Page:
This programme explores digital theory, history, and cultures, in all their guises: from design and fabrication, to many related fields and disciplines that are being affected and transformed by the new digital paradigm.
Modes and duration
Full-time students study for 37.5 hours per week during term time. Typically, lectures and seminars occur on two days per week. Part-time and flexible students normally attend half this amount.
Tuition fees (2020/21)
Note on fees: The tuition fees shown are for the year indicated above. Fees for subsequent years may increase or otherwise vary. Further information on fee status, fee increases and the fee schedule can be viewed on the UCL Students website. Fees for flexible, modular study are charged pro-rata to the appropriate full-time Master's fee taken in an academic session.
The normal minimum qualifications are an upper second-class Bachelor's degree in architecture or an associated design discipline from a UK university or an overseas qualification of an equivalent standard.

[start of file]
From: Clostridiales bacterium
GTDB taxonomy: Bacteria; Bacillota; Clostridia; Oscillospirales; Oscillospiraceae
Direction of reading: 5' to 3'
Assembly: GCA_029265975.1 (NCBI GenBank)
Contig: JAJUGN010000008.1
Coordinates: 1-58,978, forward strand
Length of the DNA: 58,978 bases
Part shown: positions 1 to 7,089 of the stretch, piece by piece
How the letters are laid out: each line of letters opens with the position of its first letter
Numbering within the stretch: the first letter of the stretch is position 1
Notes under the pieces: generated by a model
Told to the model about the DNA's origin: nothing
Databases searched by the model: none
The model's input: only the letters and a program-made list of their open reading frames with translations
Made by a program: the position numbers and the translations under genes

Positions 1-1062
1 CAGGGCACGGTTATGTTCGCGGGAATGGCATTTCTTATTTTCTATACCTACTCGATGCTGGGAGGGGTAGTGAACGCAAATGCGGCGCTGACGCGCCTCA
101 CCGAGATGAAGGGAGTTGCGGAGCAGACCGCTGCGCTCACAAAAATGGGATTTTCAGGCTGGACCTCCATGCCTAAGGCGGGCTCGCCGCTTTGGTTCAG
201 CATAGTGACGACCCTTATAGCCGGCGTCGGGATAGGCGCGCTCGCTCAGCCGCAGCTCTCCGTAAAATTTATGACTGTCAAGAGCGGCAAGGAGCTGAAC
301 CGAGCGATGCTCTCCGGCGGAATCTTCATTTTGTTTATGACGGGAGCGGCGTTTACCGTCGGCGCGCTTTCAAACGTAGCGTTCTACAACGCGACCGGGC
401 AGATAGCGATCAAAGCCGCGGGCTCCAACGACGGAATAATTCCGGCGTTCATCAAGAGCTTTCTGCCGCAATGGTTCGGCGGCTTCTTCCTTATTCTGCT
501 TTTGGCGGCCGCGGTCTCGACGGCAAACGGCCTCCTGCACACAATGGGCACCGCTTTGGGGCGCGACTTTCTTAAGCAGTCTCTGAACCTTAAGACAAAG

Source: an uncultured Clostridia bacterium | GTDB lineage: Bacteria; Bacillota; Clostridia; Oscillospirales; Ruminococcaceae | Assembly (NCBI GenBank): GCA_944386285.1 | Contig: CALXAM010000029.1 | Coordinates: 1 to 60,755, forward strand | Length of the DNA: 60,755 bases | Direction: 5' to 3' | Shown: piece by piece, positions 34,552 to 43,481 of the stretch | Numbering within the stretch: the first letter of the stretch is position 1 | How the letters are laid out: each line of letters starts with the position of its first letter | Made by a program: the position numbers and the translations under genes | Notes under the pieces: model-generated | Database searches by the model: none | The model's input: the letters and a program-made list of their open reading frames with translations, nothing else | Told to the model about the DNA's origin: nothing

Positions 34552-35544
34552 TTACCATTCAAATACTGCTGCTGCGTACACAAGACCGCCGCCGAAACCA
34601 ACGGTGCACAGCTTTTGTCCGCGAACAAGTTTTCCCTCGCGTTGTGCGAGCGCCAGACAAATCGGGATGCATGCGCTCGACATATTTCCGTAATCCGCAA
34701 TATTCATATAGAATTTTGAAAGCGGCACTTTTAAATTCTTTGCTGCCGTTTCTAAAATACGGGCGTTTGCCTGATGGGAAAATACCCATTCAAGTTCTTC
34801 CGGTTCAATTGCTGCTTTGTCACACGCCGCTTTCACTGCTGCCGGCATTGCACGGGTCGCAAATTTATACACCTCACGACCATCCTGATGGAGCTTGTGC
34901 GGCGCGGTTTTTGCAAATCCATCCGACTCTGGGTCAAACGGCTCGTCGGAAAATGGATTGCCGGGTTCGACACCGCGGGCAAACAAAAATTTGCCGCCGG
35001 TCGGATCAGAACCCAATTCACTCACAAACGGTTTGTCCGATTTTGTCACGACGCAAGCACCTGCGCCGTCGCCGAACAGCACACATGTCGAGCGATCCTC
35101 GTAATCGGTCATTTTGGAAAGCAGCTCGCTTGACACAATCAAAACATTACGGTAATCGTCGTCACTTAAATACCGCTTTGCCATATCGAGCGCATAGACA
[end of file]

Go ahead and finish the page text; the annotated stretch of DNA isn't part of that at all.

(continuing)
English language requirements
If your education has not been conducted in the English language, you will be expected to demonstrate evidence of an adequate level of English proficiency.
The English language level for this programme is: Standard
Further information can be found on our English language requirements page.
Country-specific information, including details of when UCL representatives are visiting your part of the world, can be obtained from the International Students website.
International applicants can find out the equivalent qualification for their country by selecting from the list below.
Select your country:
About this degree